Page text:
This summer my black called and wanted to reconnect.
“It’s been a while, let’s catch up!”
In the beginning—as is often the case when rekindling old, unmaintained relationships—it was a bit awkward. Once we got past small talk, I wasn’t sure where to go next. But my black stuck it out and we found lots of fun things to do together this summer.
1. Kenya and Chocolate City
We first met up in DC. I was there for work to help out with a cultural festival featuring China and Kenya. Though I was actually hired to help with China specifically, my black followed me around staying in my face throughout the entirety of the festival. We were nearly attached at the hip. Approximately 120 Kenyans participated in the festival. Never in my life had I ever been around so many people who looked like me before. It felt weird. I began to understand how some of my Asian American friends feel when they visit Asia. They’d previously shared how their Asian counterparts looked at them strangely because, while they were Asian, they either didn’t speak the language, were oddly shaped or were too Americanized. Here I was, hired for my ability to speak Chinese, while people approached me speaking Swahili only to be greeted with a look of confusion. My hair was different from theirs (at least because of what I do to it, it looks different), I spoke differently, and I was completely lost when it comes to the geography of Africa. I think there were expectations on both sides, and I was unsure how I was measuring up.
I’m convinced now that I can’t encounter a foreign culture without becoming completely fascinated by it and so naturally, spending 2 weeks with my black and 120 Kenyans was going to leave a mark. Reflecting on aspects of my identity that I had always ignored would only make it that much more deep.
Even outside of the festival, DC itself didn’t get the nickname Chocolate City for nothing. Everywhere I looked there were people who looked like me, and it was new and uncomfortable, yet kind of amazing. They weren’t just beggars or street kids, either. They were accomplished professionals. And it felt good to see them when I looked out at the world.
Inevitably, our conversation veered toward guys and relationships and I was in for even bigger surprise.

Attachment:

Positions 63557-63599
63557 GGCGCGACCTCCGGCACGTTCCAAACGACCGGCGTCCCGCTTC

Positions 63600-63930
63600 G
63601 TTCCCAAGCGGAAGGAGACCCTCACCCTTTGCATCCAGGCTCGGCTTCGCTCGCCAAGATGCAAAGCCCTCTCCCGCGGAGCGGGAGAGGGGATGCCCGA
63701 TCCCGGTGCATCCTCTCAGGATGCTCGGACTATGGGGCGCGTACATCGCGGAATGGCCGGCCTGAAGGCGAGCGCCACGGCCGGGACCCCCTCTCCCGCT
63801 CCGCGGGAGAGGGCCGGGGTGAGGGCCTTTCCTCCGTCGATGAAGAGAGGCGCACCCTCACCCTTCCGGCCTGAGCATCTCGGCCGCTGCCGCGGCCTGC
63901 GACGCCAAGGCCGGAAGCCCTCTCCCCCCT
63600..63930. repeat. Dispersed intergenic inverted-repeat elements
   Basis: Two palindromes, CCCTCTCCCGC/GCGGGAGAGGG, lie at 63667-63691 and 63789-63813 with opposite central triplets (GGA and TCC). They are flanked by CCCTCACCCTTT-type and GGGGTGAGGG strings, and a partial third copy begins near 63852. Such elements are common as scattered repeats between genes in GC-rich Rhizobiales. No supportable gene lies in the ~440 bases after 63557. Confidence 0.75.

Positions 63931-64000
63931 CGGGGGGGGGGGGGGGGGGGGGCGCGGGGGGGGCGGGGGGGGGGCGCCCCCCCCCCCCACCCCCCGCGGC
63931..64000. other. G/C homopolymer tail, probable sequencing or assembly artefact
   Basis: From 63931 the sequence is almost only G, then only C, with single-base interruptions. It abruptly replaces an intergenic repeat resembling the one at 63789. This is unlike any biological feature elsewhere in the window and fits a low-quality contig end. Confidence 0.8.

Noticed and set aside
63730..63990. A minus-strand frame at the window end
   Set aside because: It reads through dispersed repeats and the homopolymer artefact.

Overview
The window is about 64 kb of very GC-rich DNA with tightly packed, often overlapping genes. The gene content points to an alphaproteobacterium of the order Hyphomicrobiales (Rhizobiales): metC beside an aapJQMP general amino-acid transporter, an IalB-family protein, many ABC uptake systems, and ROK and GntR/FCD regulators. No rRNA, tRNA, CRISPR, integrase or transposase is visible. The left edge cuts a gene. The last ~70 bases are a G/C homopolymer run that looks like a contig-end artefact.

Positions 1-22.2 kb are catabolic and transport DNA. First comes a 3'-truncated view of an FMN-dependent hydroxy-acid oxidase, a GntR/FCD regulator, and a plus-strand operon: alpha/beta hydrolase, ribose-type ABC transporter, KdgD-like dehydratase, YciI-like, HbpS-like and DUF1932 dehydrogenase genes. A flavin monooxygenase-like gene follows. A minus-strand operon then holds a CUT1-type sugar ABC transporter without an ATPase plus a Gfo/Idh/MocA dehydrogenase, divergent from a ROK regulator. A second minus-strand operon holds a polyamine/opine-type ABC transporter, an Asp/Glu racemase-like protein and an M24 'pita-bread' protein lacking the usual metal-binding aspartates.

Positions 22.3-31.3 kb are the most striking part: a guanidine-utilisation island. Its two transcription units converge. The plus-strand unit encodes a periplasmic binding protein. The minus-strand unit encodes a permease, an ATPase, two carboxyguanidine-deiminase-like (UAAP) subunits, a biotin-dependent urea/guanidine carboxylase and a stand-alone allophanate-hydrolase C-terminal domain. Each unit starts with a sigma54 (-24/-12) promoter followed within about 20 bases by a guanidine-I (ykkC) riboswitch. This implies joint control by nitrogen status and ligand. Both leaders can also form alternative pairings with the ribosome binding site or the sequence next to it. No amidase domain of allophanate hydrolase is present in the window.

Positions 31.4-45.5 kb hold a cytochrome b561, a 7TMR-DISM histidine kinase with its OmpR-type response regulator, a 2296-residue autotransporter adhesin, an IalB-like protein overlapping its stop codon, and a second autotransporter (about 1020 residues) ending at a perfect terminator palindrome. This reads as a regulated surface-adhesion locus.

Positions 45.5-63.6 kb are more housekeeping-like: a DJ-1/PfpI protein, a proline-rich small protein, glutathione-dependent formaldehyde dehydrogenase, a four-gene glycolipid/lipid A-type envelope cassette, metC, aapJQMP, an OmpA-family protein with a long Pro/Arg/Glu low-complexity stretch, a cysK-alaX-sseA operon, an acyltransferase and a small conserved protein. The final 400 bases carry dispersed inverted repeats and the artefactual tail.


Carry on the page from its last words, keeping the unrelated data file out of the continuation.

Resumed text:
2. Playing Matchmaker
Before this summer, I can’t remember the last time I had been attracted to a black man. High school I think. Regardless of when, I’m certain it had only happened twice. But that’s all changed now!
Rihanna said it best: where have you been all my life? Great day in the morning! I might actually have me some black babies one day.
3. Discovering Textiles
After the festival ended, there was a special sale for staff. My black and I went for a look and I purchased a few things to commemorate the summer. I came away with a khanga dress and a daishiki. Khangas are colorful pieces of cloth worn by women in eastern Africa. An interesting feature of khangas is the wise saying written along the long edge.
After I got home, I took to Pinterest to find more stuff like it and soon came across African batik. Innnnteresting…how’d batik end up in Africa? I did some research on this and found that it was through the Dutch, who of course got it from Indonesia. Fascinating stuff. I also discovered a whole world of beautiful, African print, fashion. My black convinced me to get this beautiful dutch wax skirt handmade by a woman in New York from Etsy.
4. Getting Our Groove On
The constant sentiment running through all these discoveries for me has been, ‘why didn’t I know about this sooner?’ The same holds true for music.
We’ve all been there before. Looking for a specific video on YouTube and then hours later coming up for air after discovering a trove of distantly related treasures. It had been years since the siren song of YouTube had worked its magic on me, but here I am, months later, a junkie.
It all started when a friend of mine posted a dance video from a wedding on facebook. (If you’re reading this Nick, this is ALL YOUR FAULT! Thanks ☺). The wedding party was dancing to a song by the Togolese group Toofan, the Ghanaian duo P-Square, and the British Ghanaian Afrobeats artist Fuse ODG. I looked them all up and wouldn’t you know, Fuse ODG had hosted a dance competition for a chance to be featured in one of his upcoming videos based on the dance Azonto.
Who needs cat videos when you’ve got dancing kids, car mechanics, men in black, etc.?
You can guess how the story ends: I unearth hundreds of videos featuring the popular West African dance originating in Ghana—from the highly polished to the amateur, its dance cousin Alkayida, and I figure out how to sync my iPhone YouTube app with our home television so I can watch the videos on a big screen and dance along, (my sister, on several occasions, has tried to secretly film me dancing. I’d like to believe I’ve successfully averted her attempts). Street dance videos and dance crews are a thing.
5. New Music
It’s practically impossible to watch music videos without listening to the music. The fact that a song is not sung in English doesn’t detract in the least from my enjoyment of it. So, just as I’ve discovered new dances, I’ve also expanded my music library a bit with some of my new favorite songs. The festival was also the perfect place to discover new music. I really enjoyed watching the Kenyans perform and came home with several albums of Kenyan music. A whole new continent of music to explore (and another blog post in the works)!
I’m well aware that there is much more to being black than listening to a certain kind of music, dancing a certain kind of way, or wearing a certain kind of clothes. But from my experience over the summer, I’ve come to desire more black friendships, closer integration into a black community, and to continuing connecting with my black wherever that may take me.
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